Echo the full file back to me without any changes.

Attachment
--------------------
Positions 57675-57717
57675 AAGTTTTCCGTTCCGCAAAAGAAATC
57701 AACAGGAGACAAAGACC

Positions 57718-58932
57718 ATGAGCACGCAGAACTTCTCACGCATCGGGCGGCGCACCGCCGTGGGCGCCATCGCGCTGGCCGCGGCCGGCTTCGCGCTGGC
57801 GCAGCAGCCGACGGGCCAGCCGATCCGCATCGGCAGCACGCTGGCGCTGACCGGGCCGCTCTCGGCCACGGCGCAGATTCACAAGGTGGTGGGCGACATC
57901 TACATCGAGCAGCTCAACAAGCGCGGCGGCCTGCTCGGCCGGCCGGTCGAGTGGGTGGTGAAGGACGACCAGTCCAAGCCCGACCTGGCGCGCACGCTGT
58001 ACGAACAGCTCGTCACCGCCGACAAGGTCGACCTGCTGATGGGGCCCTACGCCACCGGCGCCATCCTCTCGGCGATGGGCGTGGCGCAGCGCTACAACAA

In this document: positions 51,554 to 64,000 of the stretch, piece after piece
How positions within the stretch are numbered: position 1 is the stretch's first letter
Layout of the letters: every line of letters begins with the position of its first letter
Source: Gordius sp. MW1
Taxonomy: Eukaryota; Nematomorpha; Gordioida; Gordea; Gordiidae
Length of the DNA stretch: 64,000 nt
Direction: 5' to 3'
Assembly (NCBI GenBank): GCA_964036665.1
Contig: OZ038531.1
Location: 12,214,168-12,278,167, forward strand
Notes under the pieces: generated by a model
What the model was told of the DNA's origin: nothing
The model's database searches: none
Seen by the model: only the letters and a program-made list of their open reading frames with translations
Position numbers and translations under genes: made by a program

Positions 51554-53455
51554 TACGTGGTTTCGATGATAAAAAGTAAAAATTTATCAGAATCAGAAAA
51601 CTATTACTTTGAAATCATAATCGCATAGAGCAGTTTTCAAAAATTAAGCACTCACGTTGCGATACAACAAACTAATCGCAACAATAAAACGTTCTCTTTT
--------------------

Positions 57675-57717
57675 AAGTTTTCCGTTCCGCAAAAGAAATC
57701 AACAGGAGACAAAGACC

Positions 57718-58932
57718 ATGAGCACGCAGAACTTCTCACGCATCGGGCGGCGCACCGCCGTGGGCGCCATCGCGCTGGCCGCGGCCGGCTTCGCGCTGGC
57801 GCAGCAGCCGACGGGCCAGCCGATCCGCATCGGCAGCACGCTGGCGCTGACCGGGCCGCTCTCGGCCACGGCGCAGATTCACAAGGTGGTGGGCGACATC
57901 TACATCGAGCAGCTCAACAAGCGCGGCGGCCTGCTCGGCCGGCCGGTCGAGTGGGTGGTGAAGGACGACCAGTCCAAGCCCGACCTGGCGCGCACGCTGT
58001 ACGAACAGCTCGTCACCGCCGACAAGGTCGACCTGCTGATGGGGCCCTACGCCACCGGCGCCATCCTCTCGGCGATGGGCGTGGCGCAGCGCTACAACAA

In this document: positions 51,554 to 64,000 of the stretch, piece after piece
How positions within the stretch are numbered: position 1 is the stretch's first letter
Layout of the letters: every line of letters begins with the position of its first letter
Source: Gordius sp. MW1
Taxonomy: Eukaryota; Nematomorpha; Gordioida; Gordea; Gordiidae
Length of the DNA stretch: 64,000 nt
Direction: 5' to 3'
Assembly (NCBI GenBank): GCA_964036665.1
Contig: OZ038531.1
Location: 12,214,168-12,278,167, forward strand
Notes under the pieces: generated by a model
What the model was told of the DNA's origin: nothing
The model's database searches: none
Seen by the model: only the letters and a program-made list of their open reading frames with translations
Position numbers and translations under genes: made by a program

Positions 51554-53455
51554 TACGTGGTTTCGATGATAAAAAGTAAAAATTTATCAGAATCAGAAAA
51601 CTATTACTTTGAAATCATAATCGCATAGAGCAGTTTTCAAAAATTAAGCACTCACGTTGCGATACAACAAACTAATCGCAACAATAAAACGTTCTCTTTT